“Investing in proper healthcare, as well as annual check-ups, will increase your pet’s quality of life, and help to protect them from future illnesses. Essential procedures are deemed so for a reason. Neutering your cat can help decrease the risks of types of cancers and will prevent unwanted pregnancies. Vaccinations are an essential part of keeping your cat healthy and protecting the animals it comes into contact with.
In addition, taking your pet to their vets at least once a year will help to pick up any signs of ill health early, giving you piece of mind and helping to avoid more serious treatments later on.
Bringing a cat into your family’s life is an exciting prospect. The relationship you can build is fantastic and they can bring joy into a home. However, ultimately it is owners who are responsible for their pet’s health and welfare. I urge all pet owners, including those with cats, to fully consider all that this entails before purchasing or adopting. If you have any concerns, rescue centres are excellent resources of information as are local veterinary practices.”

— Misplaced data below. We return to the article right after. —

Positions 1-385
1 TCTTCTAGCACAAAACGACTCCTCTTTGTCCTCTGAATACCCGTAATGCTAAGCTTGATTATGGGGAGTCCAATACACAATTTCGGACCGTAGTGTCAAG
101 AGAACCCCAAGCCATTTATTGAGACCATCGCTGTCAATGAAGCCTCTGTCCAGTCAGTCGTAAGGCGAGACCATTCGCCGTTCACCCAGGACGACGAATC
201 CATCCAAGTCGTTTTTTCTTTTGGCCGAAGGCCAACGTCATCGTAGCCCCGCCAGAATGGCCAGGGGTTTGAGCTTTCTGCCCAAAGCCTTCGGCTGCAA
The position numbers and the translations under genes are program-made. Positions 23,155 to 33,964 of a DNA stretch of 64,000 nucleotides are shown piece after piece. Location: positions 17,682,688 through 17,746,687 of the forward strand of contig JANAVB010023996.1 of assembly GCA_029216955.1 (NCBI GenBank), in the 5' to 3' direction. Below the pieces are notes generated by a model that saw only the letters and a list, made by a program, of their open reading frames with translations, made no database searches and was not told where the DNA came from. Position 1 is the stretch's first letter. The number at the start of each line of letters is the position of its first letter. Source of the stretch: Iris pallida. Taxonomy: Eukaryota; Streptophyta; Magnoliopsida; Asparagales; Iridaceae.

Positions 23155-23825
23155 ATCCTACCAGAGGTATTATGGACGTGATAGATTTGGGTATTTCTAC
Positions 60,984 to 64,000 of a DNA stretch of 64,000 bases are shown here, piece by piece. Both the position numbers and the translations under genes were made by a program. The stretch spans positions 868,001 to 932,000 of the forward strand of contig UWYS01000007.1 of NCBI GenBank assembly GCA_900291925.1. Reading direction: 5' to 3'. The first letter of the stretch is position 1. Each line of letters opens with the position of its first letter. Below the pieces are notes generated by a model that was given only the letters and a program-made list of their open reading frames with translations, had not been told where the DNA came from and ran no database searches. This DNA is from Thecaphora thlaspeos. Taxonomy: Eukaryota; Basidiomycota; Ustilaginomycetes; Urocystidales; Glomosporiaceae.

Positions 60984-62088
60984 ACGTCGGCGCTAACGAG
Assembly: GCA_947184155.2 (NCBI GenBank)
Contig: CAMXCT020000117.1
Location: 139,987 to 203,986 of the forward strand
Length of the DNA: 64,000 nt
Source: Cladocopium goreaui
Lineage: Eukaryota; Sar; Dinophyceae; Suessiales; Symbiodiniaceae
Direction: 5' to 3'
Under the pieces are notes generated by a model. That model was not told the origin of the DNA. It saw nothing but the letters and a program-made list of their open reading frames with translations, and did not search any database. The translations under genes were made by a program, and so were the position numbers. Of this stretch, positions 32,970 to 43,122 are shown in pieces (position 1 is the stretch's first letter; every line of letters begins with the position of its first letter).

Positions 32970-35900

As well as essential annual treatments, there’s the potential that your cat might need additional veterinary intervention during their life. Using data from Tesco Bank Insurance, we’ve compiled a list of average costs for common illnesses:
Short term illness:
- Vomiting - £590-£1,770
- Weight loss - £587 -£1,751
- Respiratory Condition - £726 - £2,269
- Loss of appetite - £577 -£1,669
- Lethargy - £546-£1,833
Most serious treatments and procedures:
- Accidents - £644-£1,567
- Lameness - £802 - £3,332